Sanctions: Here we go again

Dr Panganai Kahuni
In August 2018 United States President Donald Trump signed into effect a new sanctions regime against our country, the Zimbabwe Democracy and Economic Recovery Amendment Act.

The text of the new Zidera reads like something written by Zimbabwe’s opposition politicians, who have been the only ones here to have actually made a living from the sanctions that have been with us for the better part of two decades.

According to the Cambridge Advanced Leaner’s Dictionary, sanctions are “official orders such as the stopping of trade … taken against a country in order to make it obey international law”.

The dictionary adds that sanctions are “strong action taken in order to make people obey a law or rule, or a punishment given when they disobey”.

In short, sanctions are punitive measures taken against offenders who would have disobeyed a law. When sanctions were imposed on Zimbabwe at the instigation of the opposition MDC in its various guises, there was no conceivable offence Zimbabwe had committed.

The imposition of sanctions on a country become legal when they are endorsed by the United Nations. If sanctions are unilaterally imposed on a country, they are regarded as illegal.

Sanctions imposed by the West on Zimbabwe after its landmark land reform are illegal since they were not imposed by the UN.

The other issue is to lay bare Western hypocrisy in regards to the observance of the rule of law. The imposition of economic sanctions on Zimbabwe is an example of the rule of law being severely adulterated by a West that claims to be the paragon of democracy.

Our economy has been severely battered over the past 18 years due to illegally imposed economic sanctions.

This period also saw Zimbabwe experiencing deliberate media propaganda targeted at psyching Zimbabweans into believing all its problems are the result of bad governance and neglecting the rule of law.

This is something the new administration has sought to combat through concerted efforts and vigorous re-engagement campaigns guided by the mantra “Zimbabwe is Open for Business”.

Sadly, the biggest losers whenever sanctions are imposed are ordinary people who simply want to lead decent lives.

Those who support the sanctions on Zimbabwe are either victims of the propaganda campaigns or are disingenuous actors who stand to advance their own political careers and make money for themselves while the rest of the nation suffers.

This is the reason why we find supposedly well-educated people like Jonathan Moyo, Welshman Ncube, Ibbo Mandaza, and others in academia trying their best to convince the nation and the world that the suffering of ordinary Zimbabweans via sanctions is the best way forward.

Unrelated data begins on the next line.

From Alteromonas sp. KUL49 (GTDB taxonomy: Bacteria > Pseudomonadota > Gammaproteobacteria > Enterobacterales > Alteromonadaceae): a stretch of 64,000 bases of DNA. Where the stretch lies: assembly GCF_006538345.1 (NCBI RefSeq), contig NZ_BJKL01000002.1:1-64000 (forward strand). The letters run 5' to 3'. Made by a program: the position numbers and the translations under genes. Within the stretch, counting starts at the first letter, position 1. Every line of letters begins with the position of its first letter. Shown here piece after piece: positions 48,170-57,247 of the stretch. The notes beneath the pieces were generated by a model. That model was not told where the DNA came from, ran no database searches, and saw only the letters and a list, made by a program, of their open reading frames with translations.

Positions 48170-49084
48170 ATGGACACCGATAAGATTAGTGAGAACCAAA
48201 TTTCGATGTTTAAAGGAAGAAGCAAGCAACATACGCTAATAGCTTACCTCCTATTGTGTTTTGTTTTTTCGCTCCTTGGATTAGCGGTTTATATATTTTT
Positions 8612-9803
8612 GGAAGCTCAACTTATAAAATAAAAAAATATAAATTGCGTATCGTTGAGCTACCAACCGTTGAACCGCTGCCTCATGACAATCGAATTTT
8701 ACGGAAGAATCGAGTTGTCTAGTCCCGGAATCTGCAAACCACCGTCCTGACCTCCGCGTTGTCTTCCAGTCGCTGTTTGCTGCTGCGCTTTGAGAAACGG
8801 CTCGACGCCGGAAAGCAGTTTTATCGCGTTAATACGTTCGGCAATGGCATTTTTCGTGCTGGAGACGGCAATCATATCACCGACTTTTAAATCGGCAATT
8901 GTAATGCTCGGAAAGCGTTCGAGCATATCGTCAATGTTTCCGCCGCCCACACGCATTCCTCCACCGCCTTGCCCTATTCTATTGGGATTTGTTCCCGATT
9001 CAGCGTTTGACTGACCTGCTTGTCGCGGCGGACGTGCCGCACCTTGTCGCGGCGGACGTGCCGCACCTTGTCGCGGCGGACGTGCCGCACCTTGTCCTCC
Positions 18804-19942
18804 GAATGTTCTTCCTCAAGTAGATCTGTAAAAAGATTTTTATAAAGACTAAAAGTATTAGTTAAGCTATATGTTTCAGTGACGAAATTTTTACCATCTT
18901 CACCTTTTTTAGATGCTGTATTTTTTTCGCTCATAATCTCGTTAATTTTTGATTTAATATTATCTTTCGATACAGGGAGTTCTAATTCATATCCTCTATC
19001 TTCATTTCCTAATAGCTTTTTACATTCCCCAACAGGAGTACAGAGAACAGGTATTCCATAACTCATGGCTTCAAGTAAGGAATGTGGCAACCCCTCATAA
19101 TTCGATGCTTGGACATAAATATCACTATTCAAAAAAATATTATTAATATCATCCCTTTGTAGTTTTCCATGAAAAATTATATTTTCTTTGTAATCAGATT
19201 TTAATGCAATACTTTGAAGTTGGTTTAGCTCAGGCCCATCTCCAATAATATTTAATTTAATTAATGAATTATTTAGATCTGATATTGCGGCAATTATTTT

Theirs is to get money and nothing else. They will attack anyone and everyone for the sake of money.

Imagine Welshman Ncube, himself a beneficiary of land reforms, rubbishing the land reform policy that seeks to address inequality?

Where do these negative forces of Zimbabwe land reform stand today when the World Bank endorses the South African land reform without compensation?

Where do these negative forces that supported the illegal imposition of sanctions on Zimbabwe stand when Britain apologises for its mistakes by way of endorsing the current Zimbabwe Government, when the commonwealth is ready to admit Zimbabwe as a club member?

Where do these followers who do not apply critical thinking before they become riotous stand when Nelson Chamisa disowns them and Tendai Biti runs away into self-exile?

Imagine Jonathan Moyo, a self-exiled political despot, rushing to tweet that Biti will be given asylum according to international law, but then he is denied?

Why should we listen to these people when they say sanctions are good for Zimbabwe when they evidently do not even know what is good for themselves?

These illegal sanctions are a measure aimed at turning our population against its own national interests.

We must all be clear that the period 2000 to the present when the various MDCs championed sanctions on Zimbabwe is also the same period we saw the economy contracting and many people losing their jobs as companies shut down.

The only people who have benefitted from the sanctions are opposition politicians and their fellow activists in civil society who have been living off millions in donor funds while the rest of the country experiences hardhsips.

This is why every right thinking Zimbabweans must shun the violence and sanctions fathered by the opposition, and instead join hands with progressive citizens so that together we can build a middle-income economy by 2030.

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